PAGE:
The math:

    130 HV miles - 32 EV miles = 98 miles. That means I have to drive 99 miles or more in HV mode before my 32 miles of EV driving can push me past 130 miles. 99 miles at 65 mpg requires a tad over 1.5 gallons. That leaves 0.5 gallons for CHG mode the generate the ~4.8 kWh I need to drive those last 32 miles. I won't say it's impossible, but it sounds like a very tall order. If the Prime can't do it in the driveway it's probably not going to be worth experimenting to see if it will do it on the highway.
     
    #72 PiPLosAngeles, Oct 20, 2021
    Last edited: Oct 20, 2021
  13. Salamander_King

    Salamander_King Senior Member

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    I think you are over-generalizing. Your miles driven, mpg and miles/kWh do not apply universally to everyone for every trip. And even for you, it is not a fixed constant number every day. You are also assuming the amount of kWh generated under CHG mode is constant which I really think will change depending on the driving conditions. The question is, assuming that you drove 130miles round trip all on HV mode at 65mpg, then can you drive the same round trip under similar conditions using CHG/EV mode and get an overall mpg better or worse than 65mpg, that is the ultimate question to be answered. If the number difference is small or results in flip-flop each time, or the number of trials is small, then it will not give a definitive answer but the number difference is large or it is always resulting in one being better than the other, then that would be a good indication there is a real difference.

    BTW, when your trip gets longer than 100 miles, the amount of HV portion increases if you restrict the distance of EV mode to only 80% of SoC. Therefore longer the trip, the less impactful the difference will be in either direction. To mitigate this problem you can keep repeating CHG/EV driving as many times as required to finish the travel without using any HV mode in the CHG/EV trip.

    Here is my formula-based calculation for that hypothetical trip using mpg factor=0.5, EV gain factor=1.00. As you can see, using these factors, the CHG/EV vs HV has no difference. This means if the 65mpg you can achieve on HV mode is reduced to 32.5mpg under CHG mode, but each mile you drive on CHG mode generates enough battery charge to be able to drive 1EV mile, then you do not gain or lose at all.

    upload_2021-10-20_19-59-13.png

    Now, change the factor to mpg factor=0.6, keeping the EV gain factor=1.00. This means from 65mpg HV mode is now 39 mpg on CHG mode, but 1 mile of CHG mode is able to produce 1 mile of EV mode repeatedly to get full 65 miles of EV drive. You see overall mpg is better under CHG/EV. Can I really do this? I don't know without trying, but since I have seen with my one trial that EV gain factor of ~1.0 and mpg factor of ~0.6, I think I can.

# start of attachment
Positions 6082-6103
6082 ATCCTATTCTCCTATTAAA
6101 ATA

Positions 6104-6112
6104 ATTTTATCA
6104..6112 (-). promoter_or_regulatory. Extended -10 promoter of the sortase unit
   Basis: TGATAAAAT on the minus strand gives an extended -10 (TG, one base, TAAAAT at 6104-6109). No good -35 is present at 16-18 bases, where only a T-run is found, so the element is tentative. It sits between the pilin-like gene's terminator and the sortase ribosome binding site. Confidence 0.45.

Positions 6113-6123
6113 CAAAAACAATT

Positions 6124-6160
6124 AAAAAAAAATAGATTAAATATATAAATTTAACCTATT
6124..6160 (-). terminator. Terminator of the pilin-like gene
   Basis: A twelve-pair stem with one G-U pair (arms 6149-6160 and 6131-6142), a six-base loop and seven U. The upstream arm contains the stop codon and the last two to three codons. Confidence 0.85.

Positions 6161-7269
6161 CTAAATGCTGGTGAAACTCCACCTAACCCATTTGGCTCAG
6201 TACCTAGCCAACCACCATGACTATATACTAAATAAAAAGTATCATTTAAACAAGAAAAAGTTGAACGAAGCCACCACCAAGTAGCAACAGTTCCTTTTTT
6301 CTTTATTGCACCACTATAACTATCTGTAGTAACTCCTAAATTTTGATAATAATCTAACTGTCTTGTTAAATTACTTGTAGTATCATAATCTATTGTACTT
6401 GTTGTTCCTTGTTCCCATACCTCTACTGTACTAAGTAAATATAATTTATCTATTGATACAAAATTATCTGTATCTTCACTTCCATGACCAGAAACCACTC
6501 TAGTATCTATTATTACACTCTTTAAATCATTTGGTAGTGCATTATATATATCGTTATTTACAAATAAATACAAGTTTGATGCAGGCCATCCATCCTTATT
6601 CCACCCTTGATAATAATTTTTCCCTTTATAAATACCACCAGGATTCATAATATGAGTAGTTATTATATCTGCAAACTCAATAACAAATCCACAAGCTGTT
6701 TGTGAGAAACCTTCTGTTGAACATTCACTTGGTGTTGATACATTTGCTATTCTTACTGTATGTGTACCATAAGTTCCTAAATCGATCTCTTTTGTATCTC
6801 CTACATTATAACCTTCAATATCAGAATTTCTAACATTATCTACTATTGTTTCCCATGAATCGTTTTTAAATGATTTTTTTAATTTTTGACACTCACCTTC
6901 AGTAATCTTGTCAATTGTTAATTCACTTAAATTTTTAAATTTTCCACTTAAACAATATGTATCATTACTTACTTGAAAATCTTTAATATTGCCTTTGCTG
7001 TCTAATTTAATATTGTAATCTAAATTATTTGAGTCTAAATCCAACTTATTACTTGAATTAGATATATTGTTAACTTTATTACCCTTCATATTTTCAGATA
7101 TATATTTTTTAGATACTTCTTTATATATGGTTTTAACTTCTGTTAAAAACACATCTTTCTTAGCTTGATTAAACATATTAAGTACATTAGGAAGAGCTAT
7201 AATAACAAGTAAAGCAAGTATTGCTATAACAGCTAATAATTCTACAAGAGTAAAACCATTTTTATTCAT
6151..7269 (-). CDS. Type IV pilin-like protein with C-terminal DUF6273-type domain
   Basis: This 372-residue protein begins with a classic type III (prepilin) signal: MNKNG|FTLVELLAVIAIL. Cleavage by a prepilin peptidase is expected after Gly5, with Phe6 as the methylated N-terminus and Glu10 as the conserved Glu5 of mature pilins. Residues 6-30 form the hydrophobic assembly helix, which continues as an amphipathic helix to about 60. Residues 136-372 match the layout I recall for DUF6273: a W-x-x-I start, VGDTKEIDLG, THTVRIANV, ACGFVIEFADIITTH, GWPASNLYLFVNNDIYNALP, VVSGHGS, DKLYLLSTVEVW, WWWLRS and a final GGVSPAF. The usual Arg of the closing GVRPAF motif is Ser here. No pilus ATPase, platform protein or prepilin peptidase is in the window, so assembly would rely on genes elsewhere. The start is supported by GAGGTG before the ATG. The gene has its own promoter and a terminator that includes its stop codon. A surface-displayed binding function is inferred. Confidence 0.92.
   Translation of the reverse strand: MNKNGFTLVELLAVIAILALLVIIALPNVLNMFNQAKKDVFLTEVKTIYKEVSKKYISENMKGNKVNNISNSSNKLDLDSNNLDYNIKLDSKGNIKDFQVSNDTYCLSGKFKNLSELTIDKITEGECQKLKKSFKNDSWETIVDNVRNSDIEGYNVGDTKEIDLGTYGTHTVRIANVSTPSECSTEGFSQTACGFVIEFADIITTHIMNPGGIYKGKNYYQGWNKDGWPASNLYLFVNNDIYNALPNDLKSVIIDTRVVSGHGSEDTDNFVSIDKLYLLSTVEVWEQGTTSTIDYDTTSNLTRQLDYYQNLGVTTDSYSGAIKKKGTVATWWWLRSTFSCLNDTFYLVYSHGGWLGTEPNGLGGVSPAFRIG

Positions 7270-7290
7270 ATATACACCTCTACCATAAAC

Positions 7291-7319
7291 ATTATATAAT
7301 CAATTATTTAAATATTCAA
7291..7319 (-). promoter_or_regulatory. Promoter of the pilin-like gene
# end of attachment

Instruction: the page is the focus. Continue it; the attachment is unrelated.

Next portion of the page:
upload_2021-10-20_20-0-0.png

    But if the factor is really like mpg factor=0.6, and the EV gain factor=0.5 the KYBlue has seen on his trip, then the overall mpg will be better on HV mode. This may be the case under certain driving conditions, but without actually doing this trip twice, you never know.
    upload_2021-10-20_20-16-45.png
     
    #73 Salamander_King, Oct 20, 2021
    Last edited: Oct 20, 2021
  14. PiPLosAngeles

    PiPLosAngeles Senior Member

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    Precisely. That's been my whole point. If I can drive in EV mode at 6 mi/kWh and HV mode at 65 MPG, that means in my particular driving style and conditions a kWh is equivalent to 0.09 gallons of gas - both will carry me the same distance. The only possible way for HV+CHG to be able to best 65 MPG is for the car to be able to generate more than 1 kWh for every 0.09 gallons of extra gas it burns. There's no other way because it has to net more than 65 MPG.
     
  15. PiPLosAngeles

    PiPLosAngeles Senior Member

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    It get even worse if you use the EPA ratings, which more closely resembles the experiences of people who don't hypermile. 55 MPG in HV and 4 mi/kWh means 0.07 gallons is equivalent to 1 kWh. The car will have to generate 1 kWh or more with 0.07 gallons of gas to best 55 MPG. That's almost double the efficiency of a Honda Eu2200i.
     
  16. Salamander_King

    Salamander_King Senior Member

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    Did you read my entire hypothetical trip calculation? You can repeat CHG/EV more than once to gain more EV range than single 80% SoC can supply. That alone will change your prospect. And again, the question is not specific to your trip alone. Maybe under your driving condition, it is not possible to get better efficiency using CHG/EV mode over pure HV mode, but that does not eliminate the possibility of CHG/EV mode getting better overall efficiency over pure HV mode driving under other conditions by other drivers. Again, just like Fuelly mpg collections, someone could get only 45mpg no matter how hard he/she tries does not negate the fact that someone else is getting 100mpg from the same make/model of car. And if we have enough people showing his/her own driving data, then we can get an overall average if in fact that CHG/EV mode can be more efficient than HV mode under certain circumstances.
     
    #76 Salamander_King, Oct 20, 2021
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  17. Salamander_King

    Salamander_King Senior Member

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    Try your calculation with 40 miles total distance of the trip. With that short distance, you do not have to drive on HV mode at all if ~20 miles of CHG mode can generate enough kWh to SoC ~80% to gain ~20EV miles at 4 miles/kWh efficiency. if the mpg drop is less than 50%, then overall mpg will be better with CHG/EV mode. This is easily testable unlike the measuring gas used and kWh generated under CHG mode either at PARK or DRIVE.

    upload_2021-10-20_22-0-43.png
     
    #77 Salamander_King, Oct 20, 2021